What the USA and Europe gave us in this year’s Ryder Cup captured everything that sport is meant to be, and then some. There was not a single player from either team whose body language suggested anything other than the deepest commitment to performing for their country and for an ideal that was bigger than themselves, and there were an astonishing number who used this belief to elevate their games to scarcely believable heights. Twice Phil Mickelson went ahead against Justin Rose in the closing stages of their crucial match with a fabulous putt and chip respectively, and twice Rose hit back by holing putts of his own that exploded the weight of probability and ensured their duel will be enshrined in golfing history. Mickelson’s applause of the first of his opponent’s two putts that kept him alive in the match was given with a sort of ecstatic relish that seemed to recognise that the manner in which each was pushing the other to ever greater heights amidst the cauldron of noise touched on the pure essence of their sporting lives in a way that could not be enjoyed in more lopsided contests, or those driven by prize money. There were delicious moments like this to savour all throughout the three days, including the manner in which Bubba Watson stirred up the crowd to fever pitch on the first tee of his fourballs match and then smacked his ball off the tee right in the middle of the roaring. These were golfers who hit previously untapped reserves of ability and mental strength in service to something greater than themselves, and the infectiousness of the occasion even touched Tiger Woods. Although he only garnered half a point, no-one should doubt the way the 14-time major champion was striving with every ounce of strength he had to find form and join the party. That he didn’t is beside the point, as it was his dedicated body language and complete commitment to a cause other than himself for once that so charmed.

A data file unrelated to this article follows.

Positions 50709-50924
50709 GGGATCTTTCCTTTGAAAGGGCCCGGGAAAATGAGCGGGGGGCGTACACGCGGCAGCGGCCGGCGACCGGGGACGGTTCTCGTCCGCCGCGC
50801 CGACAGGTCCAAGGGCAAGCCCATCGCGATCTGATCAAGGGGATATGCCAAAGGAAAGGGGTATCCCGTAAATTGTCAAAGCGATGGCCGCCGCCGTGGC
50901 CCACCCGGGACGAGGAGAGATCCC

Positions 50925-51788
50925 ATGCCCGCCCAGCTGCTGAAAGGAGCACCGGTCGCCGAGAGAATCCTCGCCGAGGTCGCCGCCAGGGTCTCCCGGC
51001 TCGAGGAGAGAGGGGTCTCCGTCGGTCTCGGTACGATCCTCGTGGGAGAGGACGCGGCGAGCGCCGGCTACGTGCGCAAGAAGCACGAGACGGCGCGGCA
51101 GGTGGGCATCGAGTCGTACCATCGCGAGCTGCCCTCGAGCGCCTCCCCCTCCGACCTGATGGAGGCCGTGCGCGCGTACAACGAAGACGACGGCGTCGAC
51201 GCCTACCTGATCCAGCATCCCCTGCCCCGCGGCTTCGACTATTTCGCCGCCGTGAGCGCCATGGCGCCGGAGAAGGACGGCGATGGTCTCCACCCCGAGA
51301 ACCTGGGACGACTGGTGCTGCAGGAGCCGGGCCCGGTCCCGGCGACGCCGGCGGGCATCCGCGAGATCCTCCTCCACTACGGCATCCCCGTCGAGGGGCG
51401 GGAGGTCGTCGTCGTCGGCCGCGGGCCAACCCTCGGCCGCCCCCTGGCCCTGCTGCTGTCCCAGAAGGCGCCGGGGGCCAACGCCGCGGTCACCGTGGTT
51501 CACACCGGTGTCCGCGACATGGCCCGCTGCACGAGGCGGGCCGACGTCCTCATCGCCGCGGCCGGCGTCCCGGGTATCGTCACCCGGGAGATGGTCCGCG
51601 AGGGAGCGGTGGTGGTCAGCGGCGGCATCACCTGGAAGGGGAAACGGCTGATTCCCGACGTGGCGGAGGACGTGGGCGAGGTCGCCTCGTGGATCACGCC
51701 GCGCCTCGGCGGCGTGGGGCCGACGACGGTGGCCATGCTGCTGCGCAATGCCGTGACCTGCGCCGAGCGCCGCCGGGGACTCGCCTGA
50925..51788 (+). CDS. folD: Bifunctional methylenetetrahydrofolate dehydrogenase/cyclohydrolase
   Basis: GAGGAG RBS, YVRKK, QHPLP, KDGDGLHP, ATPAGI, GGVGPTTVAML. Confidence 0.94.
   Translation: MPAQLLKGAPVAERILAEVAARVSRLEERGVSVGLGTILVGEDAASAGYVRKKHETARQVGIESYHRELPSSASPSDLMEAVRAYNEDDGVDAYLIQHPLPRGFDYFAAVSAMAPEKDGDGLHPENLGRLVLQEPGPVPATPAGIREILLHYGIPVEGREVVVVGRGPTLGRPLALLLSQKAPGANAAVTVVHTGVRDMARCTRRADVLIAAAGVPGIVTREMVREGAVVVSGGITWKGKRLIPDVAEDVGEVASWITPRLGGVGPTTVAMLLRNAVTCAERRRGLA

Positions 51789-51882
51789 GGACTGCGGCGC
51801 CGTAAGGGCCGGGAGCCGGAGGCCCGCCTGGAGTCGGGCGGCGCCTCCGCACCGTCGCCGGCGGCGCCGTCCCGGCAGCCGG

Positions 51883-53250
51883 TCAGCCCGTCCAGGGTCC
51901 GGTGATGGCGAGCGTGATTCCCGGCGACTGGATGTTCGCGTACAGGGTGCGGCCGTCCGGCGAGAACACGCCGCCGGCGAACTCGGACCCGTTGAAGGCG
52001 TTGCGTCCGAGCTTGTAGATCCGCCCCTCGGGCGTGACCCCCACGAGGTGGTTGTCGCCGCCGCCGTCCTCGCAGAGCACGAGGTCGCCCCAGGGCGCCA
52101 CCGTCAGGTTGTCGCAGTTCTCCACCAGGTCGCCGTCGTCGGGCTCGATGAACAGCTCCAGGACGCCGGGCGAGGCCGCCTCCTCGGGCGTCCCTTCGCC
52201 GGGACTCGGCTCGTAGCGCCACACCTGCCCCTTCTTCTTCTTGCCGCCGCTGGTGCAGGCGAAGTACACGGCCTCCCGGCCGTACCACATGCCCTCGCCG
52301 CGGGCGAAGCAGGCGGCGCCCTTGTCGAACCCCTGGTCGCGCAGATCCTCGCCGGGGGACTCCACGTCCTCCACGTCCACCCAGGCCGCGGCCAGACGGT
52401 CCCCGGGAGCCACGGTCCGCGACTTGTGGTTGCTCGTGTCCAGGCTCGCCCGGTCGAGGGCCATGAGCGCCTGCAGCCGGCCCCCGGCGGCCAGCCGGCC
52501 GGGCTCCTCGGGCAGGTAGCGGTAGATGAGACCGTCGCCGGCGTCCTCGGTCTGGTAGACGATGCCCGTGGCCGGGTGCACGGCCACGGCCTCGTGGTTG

Meanwhile the shots of magic raining down from golfers who became titans for seven hours on Sunday just kept on coming. Nicolas Colsaerts put ball after ball next to the pin from his approach shots. Cut to Jason Dufner holing an eagle putt and letting his sanguine façade slip to bust out a ferocious double fist pump. Jim Furyk’s passion was no less affecting for the fact that it came out most in his losing moments. First he too surprised everyone with an uncharacteristic show of euphoria that quickly turned to disbelief as a sweetly struck putt to close out his match against Sergio Garcia lipped out at the last second. His straining every sinew to hole his putts thereafter was palpable through the screen, as was his despair when an equally valiant effort went past on the last to lose a match he had come so close to winning and concede the initiative to Europe. To see him crouch down in dismay was to feel an intense sympathy that confirmed we were in the presence of a great sporting contest – the kind that holds the unique power to elicit every raw emotion known to man at the same time thanks to the lionhearted commitment of its contestants.
It was left to Jose Maria Olazabal to sum up the transcendent halo cast over this entire tournament by the willing efforts of its twenty-four participants most poignantly. Every ounce of effort they gave in embellishing the game recalled the spirit of Seve Ballesteros, and as he reflected on how he had honoured his dear friend’s memory by winning and through the greatness of his men’s play, Olazabal broke down repeatedly. There may not have been any prize money on offer this week, but the pureness of the Ryder Cup captures everything that is vital about the human spirit, and about golf’s recently passed great champion in Ballesteros. Olazabal, an intense and emotional man, confirmed as much when he spoke these words straight from his heart at the closing ceremony: “All men die, but not all men live. And you [the European team] made me feel alive again this week.” Bravo Europe, bravo Team USA and bravo golf for giving us something to inspire countless generations to come.